• Very high in saturated fat
    Not all fats are created equal. Saturated fats are the ones responsible for bad cholesterol buildup in our blood vessels, as well as contributing to coronary disease.
  • For dieters: FoodPoints value is 7
    * FoodPoints are calculated by Fooducate based on fats, carbs, fiber, and protein. They are not an endorsement or approval of the product or its manufacturer. The fewer points - the better.
  • Highly Processed!
    This product is highly processed. If you'll take a look at its ingredient list, you'll discover new words to add to your vocabulary. Many of theses ingredients are required to increase the shelf life of the product and improve the flavor that disappears when food is not fresh.
  • Contains high fructose corn syrup
    High fructose corn syrup (HFCS) is a highly processed ingredient manufactured from surplus corn, and yielding a cheap replacement to table sugar. In the early 1980’s many food manufacturers started using it instead of sugar as a cost cutting measure. That’s about the same time obesity rates started to skyrocket in the US. Most scientists agree that HFCS is no better and no worse than plain sugar, though some newer studies seem to find the two affect the metabolism differently. Consumption of both should be drastically limited. ---- Sources: Bray GA, Nielsen SJ, Popkin BM. Consumption of high-fructose corn syrup in beverages may play a role in the epidemic of obesity. Am J Clin Nutr. 2004;79(4):537-43. Berkey CS, Rockett HR, Field AE, Gillman MW, Colditz GA. Sugar-added beverages and adolescent weight change. Obes Res. 2004;12(5):778-88. Johnson RJ, Segal MS, Sautin Y, Nakagawa T, Feig DI, Kang DH, Gersch MS, Benner S, Sánchez-Lozada LG. Potential role of sugar (fructose) in the epidemic of hypertension, obesity and the metabolic syndrome, diabetes, kidney disease, and cardiovascular disease. Am J Clin Nutr. 2007;86(4):899-906. Schulze MB, Manson JE, Ludwig DS, Colditz GA, Stampfer MJ, Willett WC, Hu FB. Sugar-sweetened beverages, weight gain, and incidence of type 2 diabetes in young and middle-aged women. JAMA. 2004;292(8):927-34. Ludwig DS, Peterson KE, Gortmaker SL. Relation between consumption of sugar-sweetened drinks and childhood obesity: a prospective, observational analysis. Lancet. 2001;357(9255):505-8. James J, Thomas P, Cavan D, Kerr D. Preventing childhood obesity by reducing consumption of carbonated drinks: cluster randomised controlled trial. BMJ. 2004;328(7450):1237.
  • Naturally high in calcium
    The calcium in this product comes from real food, not as a fortified ingredient. This is important because it means you are getting hundreds of additional nutrients from the real food.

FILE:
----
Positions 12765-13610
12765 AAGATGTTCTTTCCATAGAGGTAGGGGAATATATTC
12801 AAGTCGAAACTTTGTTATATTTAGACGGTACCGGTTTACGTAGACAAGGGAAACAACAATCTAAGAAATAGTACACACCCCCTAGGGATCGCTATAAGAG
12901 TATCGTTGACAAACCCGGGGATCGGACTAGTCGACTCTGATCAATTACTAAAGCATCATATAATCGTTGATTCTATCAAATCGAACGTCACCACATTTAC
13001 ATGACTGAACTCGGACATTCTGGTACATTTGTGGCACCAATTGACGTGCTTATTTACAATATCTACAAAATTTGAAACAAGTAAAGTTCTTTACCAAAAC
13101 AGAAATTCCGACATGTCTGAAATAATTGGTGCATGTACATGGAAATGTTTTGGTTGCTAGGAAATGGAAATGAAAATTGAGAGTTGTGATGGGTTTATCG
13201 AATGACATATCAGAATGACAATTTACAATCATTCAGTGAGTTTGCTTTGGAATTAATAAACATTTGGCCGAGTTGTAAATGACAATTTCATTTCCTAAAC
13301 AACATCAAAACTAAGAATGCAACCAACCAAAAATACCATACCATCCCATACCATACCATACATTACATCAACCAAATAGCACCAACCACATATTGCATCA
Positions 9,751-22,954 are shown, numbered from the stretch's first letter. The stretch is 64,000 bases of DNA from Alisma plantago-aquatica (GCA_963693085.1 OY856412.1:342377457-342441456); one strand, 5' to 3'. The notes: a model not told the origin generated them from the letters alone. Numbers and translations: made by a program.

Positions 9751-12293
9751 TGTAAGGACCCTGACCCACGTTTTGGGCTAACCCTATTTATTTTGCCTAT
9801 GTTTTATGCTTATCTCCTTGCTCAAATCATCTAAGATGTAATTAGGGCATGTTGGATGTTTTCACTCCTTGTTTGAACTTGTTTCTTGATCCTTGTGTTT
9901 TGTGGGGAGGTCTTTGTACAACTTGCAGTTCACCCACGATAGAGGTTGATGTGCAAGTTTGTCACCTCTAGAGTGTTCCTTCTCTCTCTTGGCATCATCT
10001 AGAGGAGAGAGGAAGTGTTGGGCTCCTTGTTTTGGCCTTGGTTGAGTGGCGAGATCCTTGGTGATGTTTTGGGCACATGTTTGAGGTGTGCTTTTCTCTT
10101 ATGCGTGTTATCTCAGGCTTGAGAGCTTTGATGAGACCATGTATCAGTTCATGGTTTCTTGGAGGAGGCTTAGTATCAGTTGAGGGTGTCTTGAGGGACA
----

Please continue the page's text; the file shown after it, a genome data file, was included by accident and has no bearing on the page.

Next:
• Contains Carrageenan!
    Carrageenan is an additive made from seaweed. It is used as a thickener in products such as ice cream, jelly, chocolate milk, infant formula, cottage cheese. It is a vegetarian and vegan alternative to gelatin. It has been used for hundreds of years in Ireland and China, but only made headway into modern food processing in the last 50 years. The processing steps after harvesting the seaweed include drying, grounding, filtration, treatment with potassium hydroxide, removal of cellulose by centrifuge, concentration by evaporation, drying, and grounding. Interestingly, the Philippines account for the vast majority of the world supply of carrageenan. In some animal studies, carrageenan was shown to cause intestinal lacerations and tumors. A 2001 meta-study of 45 peer-reviewed studies concluded that carrageenan consumption may result in gastrointestinal malignancy and inflammatory bowel. The FDA has approved carrageenan as safe, basing its decision on industry funded studies. European agencies and the World Health Organization have also deemed carrageenan safe, with the exception of infant formula. The fear is the a baby's gut may be unable to handle the large carrageenan molecules. In some individuals carrageenan may cause intestinal discomfort or worse. ---- Sources: Tobacman JK. Review of harmful gastrointestinal effects of carrageenan in animal experiments. Environ Health Perspect. 2001 Oct;109(10):983-94. Marcus R, Watt J. Seaweeds and ulcerative colitis in laboratory animals. Lancet. 1969 Aug 30;2(7618):489-90. Yang B, Bhattacharyya S, Linhardt R, Tobacman J. Exposure to common food additive carrageenan leads to reduced sulfatase activity and increase in sulfated glycosaminoglycans in human epithelial cells. Biochimie. 2012 Jun;94(6):1309-16. Bhattacharyya S, O-Sullivan I, Katyal S, Unterman T, Tobacman JK. Exposure to the common food additive carrageenan leads to glucose intolerance, insulin resistance and inhibition of insulin signalling in HepG2 cells and C57BL/6J mice. Diabetologia. 2012 Jan;55(1):194-203. Bhattacharyya S, Dudeja PK, Tobacman JK. Tumor necrosis factor alpha-induced inflammation is increased but apoptosis is inhibited by common food additive carrageenan. J Biol Chem. 2010 Dec 10;285(50):39511-22. Bhattacharyya S, Borthakur A, Dudeja PK, Tobacman JK. Carrageenan induces cell cycle arrest in human intestinal epithelial cells in vitro. J Nutr. 2008 Mar;138(3):469-75. Bhattacharyya S, Borthakur A, Dudeja PK, Tobacman JK. Carrageenan reduces bone morphogenetic protein-4 (BMP4) and activates the Wnt/beta-catenin pathway in normal human colonocytes. Dig Dis Sci. 2007 Oct;52(10):2766-74.
  • Contains artificial flavors. Learn why
    Companies add artificial flavors to products to make them taste better. They are created in a lab and the formulations are guarded as trade secrets. Flavorings can compensate for flavor loss during processing, substitute for ingredients, lower production costs and increase shelf stability. Artificial flavorings are cheaper to source than natural flavors and are perceived as "worse" than natural flavors. They are more stable (and usually less chemically complex) than natural flavors. Artificial flavors are not necessarily bad for you from a health perspective. however, people with food sensitivities or allergies may want to avoid artificial flavors if they are unnamed. You can always contact the manufacturer for more information.
  • Natural flavors added. Learn why
    Companies add flavorings to make products taste better. They are created in a lab and the formulations are guarded as trade secrets. Flavorings can compensate for flavor loss during processing, substitute for ingredients, lower production costs and increase shelf stability. Natural flavorings are more expensive to source than artificial flavors, but tend to be better received by consumers. People sensitive to MSG, vegans, vegetarians and those with allergies should pay special attention to the phrase "natural flavorings" since glutamates, animal products or allergens may be the source of natural flavors. You can always contact the manufacturer for more information.

How to burn 240 calories

Let's Burn 240 Calories!

% RDI of Main Nutrition Facts

of RDI* (240 calories) 198 g
  • Cal: 12 %
  • Fat: 12.3 %
  • Carb: 12 %
  • Prot: 14 %
  • 0%
    RDI norm*

Calories Breakdown

  • Carbs (59%)
  • Fat (29.5%)
  • Protein (11.5%)
El Mexicano Drinkable yogurt strawberry Good and Bad Points